RPGs and Weight Loss

edited January 2006 in Story Games
Sounds like a spam email header, doesn't it? I know it's a weird pairing, but it struck me this morning that there's a big (and problematic) parallel.

See, if you read a lot of health and fitness stuff, there's a large divide within it, though that is not always apparent to the reader. Sometimes articles are directed at general health, some are at people who are obese and some are directed at people who are already very fit and who are just looking to tone up, or shed those last few unwanted pounds.

Now, while the general truths of fitness and good nutrition underpin all* of these articles, they can be _radically_ different in their approaches and advice. Now, some articles are clear on who the audience is, but some aren't, which results in people getting good advice from someone else, but potentially bad advice for them. Worse, people read articles that are good advice for them and internalize that advice, and then dispense it without any qualifier regarding their audience, often to fairly poor results.

Now, I don't think it's unreasonable to say that there are different level of player "fitness". The criteria are as varied in gaming as they are in sports - a great powerlifter or Champions guy may not necessarily do well in a marathon or a game of PTA. Not to say they won't - some people are more rounded than others - but just that there'd be no reason to expect correlation.

Given that, I ask: how can we, in writing about what makes a good game, a good player, a good GM, a good play experience, or anything else we feel really matters, address that fitness level?

It may seem like a strange theoretical question, but I really intend it as a very concrete one. 9 times out of 10 when I hit upon people getting pissed off by a blog or Forge/rpg.net post about some advice or other, the issue seems to be that while the advice is quite good, it's target is very unclear, so by default, people assume it is directed at them. And if they are _not_ the target audience, the advice can very easily come across as condescending, insulting, or just plain wrong.

Now, maybe this is just something that can be addressed with more awareness. Clarity of who the target is can be written into almost any such material as long as the author stops to think about it. Even couching things in terms of specific games can help: Giving advice for how to run D&D rarely goes as badly, even if that advice is chalk full of crazy new ideas. People may (and probably will) _argue_ but they're less likely to feel "So my game sucks, huh? Well fuck _YOU_!"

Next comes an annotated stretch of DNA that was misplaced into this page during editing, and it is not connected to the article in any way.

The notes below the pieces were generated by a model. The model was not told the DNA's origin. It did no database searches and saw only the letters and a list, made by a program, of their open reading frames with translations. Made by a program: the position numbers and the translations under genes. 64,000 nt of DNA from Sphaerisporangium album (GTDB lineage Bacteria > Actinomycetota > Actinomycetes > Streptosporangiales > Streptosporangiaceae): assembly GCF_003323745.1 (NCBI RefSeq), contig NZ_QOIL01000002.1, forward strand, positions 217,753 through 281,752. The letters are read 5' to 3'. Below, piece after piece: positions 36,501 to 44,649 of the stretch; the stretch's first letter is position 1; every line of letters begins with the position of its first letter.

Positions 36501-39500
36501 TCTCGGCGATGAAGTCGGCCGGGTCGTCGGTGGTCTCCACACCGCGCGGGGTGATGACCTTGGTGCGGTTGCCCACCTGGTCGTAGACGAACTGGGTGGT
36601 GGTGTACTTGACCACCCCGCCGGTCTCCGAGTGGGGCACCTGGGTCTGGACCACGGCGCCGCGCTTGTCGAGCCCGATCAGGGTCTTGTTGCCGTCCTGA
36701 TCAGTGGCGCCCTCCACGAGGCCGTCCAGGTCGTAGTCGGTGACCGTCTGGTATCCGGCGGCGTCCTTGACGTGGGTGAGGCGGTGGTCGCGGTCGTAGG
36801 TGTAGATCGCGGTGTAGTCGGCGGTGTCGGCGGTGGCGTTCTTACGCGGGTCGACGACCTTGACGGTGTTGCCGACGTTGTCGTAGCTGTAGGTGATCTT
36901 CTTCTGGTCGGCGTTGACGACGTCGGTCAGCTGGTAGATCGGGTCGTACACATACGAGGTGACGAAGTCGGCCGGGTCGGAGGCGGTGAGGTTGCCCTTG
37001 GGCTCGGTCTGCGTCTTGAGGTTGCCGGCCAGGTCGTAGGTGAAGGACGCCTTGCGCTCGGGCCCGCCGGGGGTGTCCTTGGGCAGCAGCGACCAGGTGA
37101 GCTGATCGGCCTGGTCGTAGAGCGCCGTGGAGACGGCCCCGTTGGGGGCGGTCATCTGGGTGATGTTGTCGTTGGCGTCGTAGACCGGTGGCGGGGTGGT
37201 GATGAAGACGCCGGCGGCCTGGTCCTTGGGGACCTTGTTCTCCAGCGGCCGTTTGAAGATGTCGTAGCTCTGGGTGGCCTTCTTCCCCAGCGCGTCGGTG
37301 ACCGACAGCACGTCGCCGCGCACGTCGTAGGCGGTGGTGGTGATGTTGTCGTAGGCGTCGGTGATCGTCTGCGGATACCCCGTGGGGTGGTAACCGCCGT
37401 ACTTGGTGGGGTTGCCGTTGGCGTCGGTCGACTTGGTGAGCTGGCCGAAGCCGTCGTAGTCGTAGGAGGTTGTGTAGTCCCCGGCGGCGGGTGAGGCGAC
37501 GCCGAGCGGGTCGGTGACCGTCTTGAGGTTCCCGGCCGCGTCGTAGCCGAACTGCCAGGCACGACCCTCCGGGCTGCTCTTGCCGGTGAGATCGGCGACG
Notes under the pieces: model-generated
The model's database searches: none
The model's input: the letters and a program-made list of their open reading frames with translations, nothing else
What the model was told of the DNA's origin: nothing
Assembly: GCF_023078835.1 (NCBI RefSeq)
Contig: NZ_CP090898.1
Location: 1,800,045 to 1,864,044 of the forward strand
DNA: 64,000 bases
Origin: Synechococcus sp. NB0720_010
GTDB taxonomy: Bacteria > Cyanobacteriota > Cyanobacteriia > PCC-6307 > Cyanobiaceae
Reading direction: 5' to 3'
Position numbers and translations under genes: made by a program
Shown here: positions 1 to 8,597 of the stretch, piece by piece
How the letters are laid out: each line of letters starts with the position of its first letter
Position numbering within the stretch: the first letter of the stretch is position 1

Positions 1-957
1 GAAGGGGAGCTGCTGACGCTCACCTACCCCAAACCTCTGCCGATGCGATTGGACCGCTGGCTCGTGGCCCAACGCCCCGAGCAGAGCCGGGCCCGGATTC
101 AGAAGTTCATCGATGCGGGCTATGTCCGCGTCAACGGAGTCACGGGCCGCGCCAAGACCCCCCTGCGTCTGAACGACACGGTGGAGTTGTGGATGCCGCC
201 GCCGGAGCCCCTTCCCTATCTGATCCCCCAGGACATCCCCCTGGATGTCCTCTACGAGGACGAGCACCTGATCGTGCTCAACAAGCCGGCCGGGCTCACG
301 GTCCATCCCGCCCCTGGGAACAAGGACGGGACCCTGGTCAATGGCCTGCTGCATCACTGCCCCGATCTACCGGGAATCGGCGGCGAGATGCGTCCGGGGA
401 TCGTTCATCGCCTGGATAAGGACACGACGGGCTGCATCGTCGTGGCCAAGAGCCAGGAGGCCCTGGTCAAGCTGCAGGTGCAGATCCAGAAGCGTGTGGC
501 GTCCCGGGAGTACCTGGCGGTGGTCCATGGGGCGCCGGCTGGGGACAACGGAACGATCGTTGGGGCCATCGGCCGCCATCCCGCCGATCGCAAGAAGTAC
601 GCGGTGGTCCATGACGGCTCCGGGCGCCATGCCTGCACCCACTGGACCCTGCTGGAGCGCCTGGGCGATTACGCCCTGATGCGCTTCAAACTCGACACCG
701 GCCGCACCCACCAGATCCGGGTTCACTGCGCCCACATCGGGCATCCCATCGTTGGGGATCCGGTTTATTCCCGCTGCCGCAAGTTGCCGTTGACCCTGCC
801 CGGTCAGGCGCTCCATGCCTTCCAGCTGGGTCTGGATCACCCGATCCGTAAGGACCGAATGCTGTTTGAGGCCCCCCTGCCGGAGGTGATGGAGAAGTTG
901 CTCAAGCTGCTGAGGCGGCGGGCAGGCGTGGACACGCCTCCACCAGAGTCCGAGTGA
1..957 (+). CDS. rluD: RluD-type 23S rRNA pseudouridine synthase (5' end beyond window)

Maybe it's something that could benefit form a formal terminology. Not sure how that would be done without bursting into flame though.

Anyway, we've got more than enough smart people who know what they want to say, I'm just suggesting this might be a useful way to think about how others are going to see what it is we have to say.

-Rob D.

* Well, most. Not really looking at the fad diets here, though comparing them to RPGS would probably prove a lot of fun.

Comments

  • Just as people have different levels of fitness, diets have different levels of efficacy and safety. While your aunt may swear that she lost 50 pounds on the Grapefruit Diet, I really discourage you from trying it yourself and, if you do, don't do it more than a week. It could destroy your kidneys.

    Some games are more effective than others. Some even encourage players to do things that tend to result in crappy games.
  • Well, I tried to be as clear as possible for the folks who come to my blog...

    Otherwise, I try to give advice that matches the thread or discussion I'm entering. Obviously a person who is asking how to run a better Call of Cthulhu game isn't interested in hearing about it's mechanical issues- on the other hand, someone who asks, "Joe pissed in the soda and kicked my dog, how can I change the rules to fix it?" IS asking a question, though obviously not completely open to hearing the answer...